Connie L. Hardy, Glen R. Rippke,
Charles R. Hurburgh, Jr. and Thomas J. Brumm
United States grain handling and trade has traditionally been done on a commodity basis. Most grain quality tests under the present grain standards are measures of physical condition. Though these tests serve as basis for trading of generic commodity grain, their relationship to end-use value is hard to identify. Near infrared (NIR) technology has introduced a fast and economical method of measuring intrinsic qualities important to both processor and consumer.
The use of near infrared spectroscopy for measurement of moisture content in grain and seeds was introduced by Norris and Hart.1 It is now used to measure a wide variety of composition characteristics in biological materials. Near infrared reflectance technology allowed food processors and feed analysts to determine the nutritional composition of ground samples in a few minutes. Though economical and useful for quality control and processing, NIR has not been widely accepted by grain handlers because of the time and labor required for grinding and sample preparation.
Successful segregation of grains for intrinsic qualities depends on the ability of grain handlers to identify characteristics important end-user. Because intrinsic quality variation in a given geographic location is caused mainly by varietal and agronomic factors, the maximum differentiation exists as farmers deliver to country elevators. The economic importance of composition has been shown for both corn2 and soybeans.3 Because soybean protein and oil contents have a large impact on the amount of products derived from solvent extraction, the Federal Grain Inspection Service (FGIS) introduced soybean oil and protein (basis 13% moisture) as official criteria on September 4, 1989.4 Country elevators have recently attempted segregation of high-value soybeans3 and genetically modified corn.5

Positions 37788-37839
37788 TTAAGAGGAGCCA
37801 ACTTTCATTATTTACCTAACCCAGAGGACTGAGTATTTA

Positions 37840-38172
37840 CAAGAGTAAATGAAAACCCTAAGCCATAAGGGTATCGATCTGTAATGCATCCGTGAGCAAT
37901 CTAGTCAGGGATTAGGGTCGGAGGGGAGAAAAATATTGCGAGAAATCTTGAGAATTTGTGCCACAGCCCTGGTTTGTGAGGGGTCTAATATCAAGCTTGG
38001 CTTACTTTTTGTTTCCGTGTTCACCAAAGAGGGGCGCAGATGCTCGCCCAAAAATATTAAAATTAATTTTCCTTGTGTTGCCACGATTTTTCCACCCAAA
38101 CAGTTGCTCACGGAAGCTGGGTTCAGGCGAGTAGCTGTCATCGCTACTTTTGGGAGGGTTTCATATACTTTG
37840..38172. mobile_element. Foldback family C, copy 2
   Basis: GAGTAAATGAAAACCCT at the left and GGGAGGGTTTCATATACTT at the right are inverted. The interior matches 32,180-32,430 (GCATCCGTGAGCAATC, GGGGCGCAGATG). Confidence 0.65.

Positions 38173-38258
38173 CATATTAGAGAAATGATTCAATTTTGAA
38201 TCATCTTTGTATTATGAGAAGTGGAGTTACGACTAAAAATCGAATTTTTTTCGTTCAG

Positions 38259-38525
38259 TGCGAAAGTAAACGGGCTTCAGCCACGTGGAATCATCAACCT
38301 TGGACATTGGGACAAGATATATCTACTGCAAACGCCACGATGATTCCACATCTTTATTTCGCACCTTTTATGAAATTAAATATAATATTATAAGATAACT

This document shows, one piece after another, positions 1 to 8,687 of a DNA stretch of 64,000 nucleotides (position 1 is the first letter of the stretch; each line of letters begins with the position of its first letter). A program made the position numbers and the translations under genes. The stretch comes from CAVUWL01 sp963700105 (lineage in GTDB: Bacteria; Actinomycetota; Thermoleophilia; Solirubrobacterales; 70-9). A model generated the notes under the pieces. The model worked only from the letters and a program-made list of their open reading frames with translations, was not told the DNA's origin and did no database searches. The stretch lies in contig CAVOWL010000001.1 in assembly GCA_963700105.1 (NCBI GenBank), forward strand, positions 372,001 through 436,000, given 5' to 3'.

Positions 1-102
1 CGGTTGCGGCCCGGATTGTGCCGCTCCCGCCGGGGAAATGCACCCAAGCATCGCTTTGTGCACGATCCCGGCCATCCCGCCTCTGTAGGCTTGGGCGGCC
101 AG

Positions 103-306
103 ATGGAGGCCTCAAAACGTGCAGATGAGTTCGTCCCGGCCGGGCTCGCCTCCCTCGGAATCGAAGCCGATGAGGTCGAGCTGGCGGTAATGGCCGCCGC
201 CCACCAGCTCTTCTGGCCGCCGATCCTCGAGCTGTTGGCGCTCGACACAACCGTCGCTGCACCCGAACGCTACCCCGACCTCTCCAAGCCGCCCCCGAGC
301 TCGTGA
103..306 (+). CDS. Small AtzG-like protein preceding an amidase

Recent developments in both near infrared reflectance and transmittance analyzers have created the ability to analyze whole grain samples for moisture, crude protein, starch, fiber and oil content in less than one minute in an elevator setting. Measurement of additional constituents may also be possible. Whole-grain near infrared technology is widely used for similar measurements in worldwide trade of wheat and other small grains. Corn and soybeans are more difficult to analyze because of their irregular shape, larger size, and range of color variation.
Although near infrared analyzers are manufactured to rigorous specifications, no two instruments have exactly the same spectral characteristics, nor can they use the same calibration without being adjusted (standardized) for each grain being tested. The issue of uniformity in testing is a major concern of grain handlers. Consistency in trade is often more critical than absolute accuracy.
This study developed a calibration and calibration transfer (for standardization) protocol for Foss Grainspec (Foss Food Technology, Eden Prairie, MN) to predict moisture, protein, oil, starch, and density in whole corn and moisture, protein, oil and fiber in whole soybeans.